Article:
Writing for social justice and human rights forum
Authors in the classroom
If newer and older forms of writing are to be mightier than the sword, kids need to learn how to wield these forms effectively. The best writing teachers are those who see themselves as authors.
University of Manitoba language and literacy education professors are hosting a full-day forum for teachers to explore current understandings and practices of writing so they can nurture the potential of children and youth to transform their world. Reporters are welcome to attend two of the morning sessions.
When: Sat. Mar. 22, 2014
9:15 a.m.: Children’s and young adult book authors and literacy scholars Alma Flor Ada and Isabel Campoy will speak about teachers, students and families as authors.
11:25 a.m.: Children as Rights Bearers, with Law Prof. Karen Busby
Where: Moot Court Room, Robson Hall, Fort Garry campus, University of Manitoba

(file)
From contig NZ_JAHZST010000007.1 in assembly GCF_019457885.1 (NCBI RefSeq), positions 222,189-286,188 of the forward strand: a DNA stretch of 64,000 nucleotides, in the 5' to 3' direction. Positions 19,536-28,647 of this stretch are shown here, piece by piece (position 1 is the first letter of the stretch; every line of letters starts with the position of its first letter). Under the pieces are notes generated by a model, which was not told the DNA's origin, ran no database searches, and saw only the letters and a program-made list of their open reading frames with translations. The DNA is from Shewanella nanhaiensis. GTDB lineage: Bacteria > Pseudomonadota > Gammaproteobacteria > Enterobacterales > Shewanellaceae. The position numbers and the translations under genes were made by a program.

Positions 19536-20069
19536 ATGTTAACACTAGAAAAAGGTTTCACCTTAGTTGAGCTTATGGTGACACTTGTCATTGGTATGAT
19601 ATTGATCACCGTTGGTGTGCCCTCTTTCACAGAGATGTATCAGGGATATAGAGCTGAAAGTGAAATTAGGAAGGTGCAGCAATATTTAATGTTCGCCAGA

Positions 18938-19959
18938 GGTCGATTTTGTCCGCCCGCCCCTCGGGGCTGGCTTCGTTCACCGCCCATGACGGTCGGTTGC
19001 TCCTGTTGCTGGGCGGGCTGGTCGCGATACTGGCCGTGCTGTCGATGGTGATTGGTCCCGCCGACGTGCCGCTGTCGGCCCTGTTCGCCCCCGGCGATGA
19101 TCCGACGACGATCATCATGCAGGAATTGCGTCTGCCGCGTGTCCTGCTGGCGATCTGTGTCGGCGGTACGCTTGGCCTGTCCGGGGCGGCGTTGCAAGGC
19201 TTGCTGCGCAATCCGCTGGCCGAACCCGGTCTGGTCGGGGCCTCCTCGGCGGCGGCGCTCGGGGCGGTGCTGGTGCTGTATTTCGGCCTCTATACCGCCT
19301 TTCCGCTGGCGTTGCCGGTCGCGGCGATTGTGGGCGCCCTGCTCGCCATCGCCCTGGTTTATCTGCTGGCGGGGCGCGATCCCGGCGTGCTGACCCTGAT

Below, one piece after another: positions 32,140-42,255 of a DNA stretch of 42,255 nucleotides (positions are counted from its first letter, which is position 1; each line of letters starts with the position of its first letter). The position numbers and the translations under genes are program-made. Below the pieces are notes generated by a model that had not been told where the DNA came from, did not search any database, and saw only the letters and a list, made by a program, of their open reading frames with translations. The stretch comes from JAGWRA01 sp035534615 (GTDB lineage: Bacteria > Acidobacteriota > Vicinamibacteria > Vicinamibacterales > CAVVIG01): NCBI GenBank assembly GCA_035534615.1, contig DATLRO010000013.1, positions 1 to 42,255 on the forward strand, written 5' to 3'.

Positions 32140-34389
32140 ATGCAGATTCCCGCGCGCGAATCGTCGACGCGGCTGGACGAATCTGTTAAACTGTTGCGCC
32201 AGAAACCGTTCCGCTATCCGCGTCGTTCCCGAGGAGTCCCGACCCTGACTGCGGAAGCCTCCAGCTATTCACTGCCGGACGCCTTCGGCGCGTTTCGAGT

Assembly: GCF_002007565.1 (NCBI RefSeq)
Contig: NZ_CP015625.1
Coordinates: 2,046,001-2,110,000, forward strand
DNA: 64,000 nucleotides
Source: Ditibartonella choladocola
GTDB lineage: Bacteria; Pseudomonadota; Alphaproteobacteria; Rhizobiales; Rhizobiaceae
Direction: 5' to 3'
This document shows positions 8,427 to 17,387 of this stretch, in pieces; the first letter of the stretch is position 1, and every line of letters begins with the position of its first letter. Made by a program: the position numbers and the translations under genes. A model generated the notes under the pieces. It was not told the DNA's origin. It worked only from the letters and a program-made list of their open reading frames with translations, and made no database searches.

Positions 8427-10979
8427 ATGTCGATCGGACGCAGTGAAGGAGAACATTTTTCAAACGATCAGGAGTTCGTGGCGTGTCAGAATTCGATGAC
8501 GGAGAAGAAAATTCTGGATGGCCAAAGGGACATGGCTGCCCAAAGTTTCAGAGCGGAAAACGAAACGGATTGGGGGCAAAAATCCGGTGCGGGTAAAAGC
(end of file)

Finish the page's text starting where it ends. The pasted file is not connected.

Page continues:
Organizers Michelle Honeyford and Wayne Serebrin were inspired by the National Writing Project, which has 200 sites across the U.S. co-directed by university faculty and K-12 teachers.
“We would like to be the first site in Canada to establish a similar partnership designed to engage young writers in democratic dialogue around social issues,” Honeyford said.
The forum takes place the day after the International Day for the Elimination of Racial Discrimination and six months before the opening of Winnipeg’s Canadian Museum for Human Rights. Interactive workshop sessions in the afternoon will include teaching human rights through writing, oral storytelling and digital media and crafting compelling letters to the editor.
Reading instruction has received a lot of attention in recent decades but activist literacy also involves creating opportunities for children and youth to claim their identities and express their visions and experiences through writing in multiple forms, Serebrin said.
Teachers can register for the forum at wwwapps.cc.umanitoba.ca/faculties/education/whr/